NATIONAL BUREAU OF ECONOMIC RESEARCH
NATIONAL BUREAU OF ECONOMIC RESEARCH

Digital Currencies, Decentralized Ledgers, and the Future of Central Banking

Max Raskin, David Yermack

NBER Working Paper No. 22238
Issued in May 2016
NBER Program(s):   ME

Central banking in an age of digital currencies is a fast-developing topic in monetary economics. Algorithmic digital currencies such as bitcoin appear to be viable competitors to central bank fiat currency, and their presence in the marketplace may pressure central banks to pursue tighter monetary policy. More interestingly, the blockchain technology behind digital currencies has the potential to improve central banks’ payment and clearing operations, and possibly to serve as a platform from which central banks might launch their own digital currencies. A sovereign digital currency could have profound implications for the banking system, narrowing the relationship between citizens and central banks and removing the need for the public to keep deposits in fractional reserve commercial banks. Debates over the wisdom of these policies have led to a revival of interest in classical monetary economics.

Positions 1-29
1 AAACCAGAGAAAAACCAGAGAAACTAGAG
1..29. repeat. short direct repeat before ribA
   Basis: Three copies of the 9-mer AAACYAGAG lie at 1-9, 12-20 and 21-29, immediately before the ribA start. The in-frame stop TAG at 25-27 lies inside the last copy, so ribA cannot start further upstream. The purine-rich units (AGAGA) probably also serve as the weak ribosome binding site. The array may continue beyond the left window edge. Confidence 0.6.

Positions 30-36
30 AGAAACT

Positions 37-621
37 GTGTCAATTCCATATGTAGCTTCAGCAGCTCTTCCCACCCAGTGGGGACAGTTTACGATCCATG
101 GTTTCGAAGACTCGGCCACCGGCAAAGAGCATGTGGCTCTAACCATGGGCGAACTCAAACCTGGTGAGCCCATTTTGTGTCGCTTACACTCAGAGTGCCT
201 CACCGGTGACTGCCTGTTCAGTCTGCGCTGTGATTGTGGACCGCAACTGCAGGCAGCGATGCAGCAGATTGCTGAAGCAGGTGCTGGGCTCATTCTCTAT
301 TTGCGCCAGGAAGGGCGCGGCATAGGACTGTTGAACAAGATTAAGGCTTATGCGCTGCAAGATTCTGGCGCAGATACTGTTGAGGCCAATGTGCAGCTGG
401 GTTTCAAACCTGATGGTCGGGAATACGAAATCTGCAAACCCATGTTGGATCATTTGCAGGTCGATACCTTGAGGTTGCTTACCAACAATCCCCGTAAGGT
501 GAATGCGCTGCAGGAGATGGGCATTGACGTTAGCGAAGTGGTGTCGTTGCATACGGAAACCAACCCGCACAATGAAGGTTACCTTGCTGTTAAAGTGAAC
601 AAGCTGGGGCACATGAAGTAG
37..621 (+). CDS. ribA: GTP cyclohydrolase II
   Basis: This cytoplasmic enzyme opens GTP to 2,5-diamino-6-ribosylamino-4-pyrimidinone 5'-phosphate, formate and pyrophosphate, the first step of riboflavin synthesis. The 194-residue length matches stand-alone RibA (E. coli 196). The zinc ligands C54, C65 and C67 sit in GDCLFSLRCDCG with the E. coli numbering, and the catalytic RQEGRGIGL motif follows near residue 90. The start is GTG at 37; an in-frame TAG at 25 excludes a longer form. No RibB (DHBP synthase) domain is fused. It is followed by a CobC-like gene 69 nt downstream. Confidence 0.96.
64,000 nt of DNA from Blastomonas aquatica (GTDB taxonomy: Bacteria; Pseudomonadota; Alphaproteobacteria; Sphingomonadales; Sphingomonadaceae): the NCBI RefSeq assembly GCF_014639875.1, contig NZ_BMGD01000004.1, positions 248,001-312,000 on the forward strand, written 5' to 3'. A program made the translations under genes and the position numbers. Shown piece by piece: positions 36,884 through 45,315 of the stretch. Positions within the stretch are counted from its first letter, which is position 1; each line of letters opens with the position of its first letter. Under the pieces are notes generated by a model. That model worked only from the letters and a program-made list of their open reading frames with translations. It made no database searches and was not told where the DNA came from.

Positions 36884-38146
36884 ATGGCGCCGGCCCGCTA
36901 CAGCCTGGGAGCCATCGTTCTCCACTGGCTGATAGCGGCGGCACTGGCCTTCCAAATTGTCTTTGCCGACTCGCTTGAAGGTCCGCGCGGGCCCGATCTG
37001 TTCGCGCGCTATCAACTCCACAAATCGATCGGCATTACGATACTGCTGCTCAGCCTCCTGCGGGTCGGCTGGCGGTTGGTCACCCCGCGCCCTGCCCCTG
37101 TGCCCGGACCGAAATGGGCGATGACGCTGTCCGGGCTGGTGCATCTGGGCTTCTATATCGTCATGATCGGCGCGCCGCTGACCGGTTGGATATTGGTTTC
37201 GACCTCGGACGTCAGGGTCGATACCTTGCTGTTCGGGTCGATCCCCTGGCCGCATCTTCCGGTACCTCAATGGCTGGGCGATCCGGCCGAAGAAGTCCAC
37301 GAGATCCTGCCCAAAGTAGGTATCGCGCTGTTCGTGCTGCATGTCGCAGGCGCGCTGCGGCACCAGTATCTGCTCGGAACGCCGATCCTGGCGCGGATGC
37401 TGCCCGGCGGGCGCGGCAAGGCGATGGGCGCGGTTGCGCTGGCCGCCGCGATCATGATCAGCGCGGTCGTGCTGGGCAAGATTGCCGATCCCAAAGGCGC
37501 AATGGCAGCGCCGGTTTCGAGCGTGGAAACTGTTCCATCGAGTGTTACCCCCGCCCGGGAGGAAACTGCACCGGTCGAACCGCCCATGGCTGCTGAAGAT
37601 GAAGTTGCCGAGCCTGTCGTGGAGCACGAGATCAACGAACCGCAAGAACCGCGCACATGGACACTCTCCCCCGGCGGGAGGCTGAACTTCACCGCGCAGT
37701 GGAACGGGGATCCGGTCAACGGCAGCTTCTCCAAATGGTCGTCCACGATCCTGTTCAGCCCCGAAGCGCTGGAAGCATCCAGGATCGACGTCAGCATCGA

You may purchase this paper on-line in .pdf format from SSRN.com ($5) for electronic delivery.

Access to NBER Papers

You are eligible for a free download if you are a subscriber, a corporate associate of the NBER, a journalist, an employee of the U.S. federal government with a ".GOV" domain name, or a resident of nearly any developing country or transition economy.

If you usually get free papers at work/university but do not at home, you can either connect to your work VPN or proxy (if any) or elect to have a link to the paper emailed to your work email address below. The email address must be connected to a subscribing college, university, or other subscribing institution. Gmail and other free email addresses will not have access.

E-mail:

Machine-readable bibliographic record - MARC, RIS, BibTeX

Document Object Identifier (DOI): 10.3386/w22238

 
Publications
Activities
Meetings
NBER Videos
Themes
Data
People
About

National Bureau of Economic Research, 1050 Massachusetts Ave., Cambridge, MA 02138; 617-868-3900; email: info@nber.org

Contact Us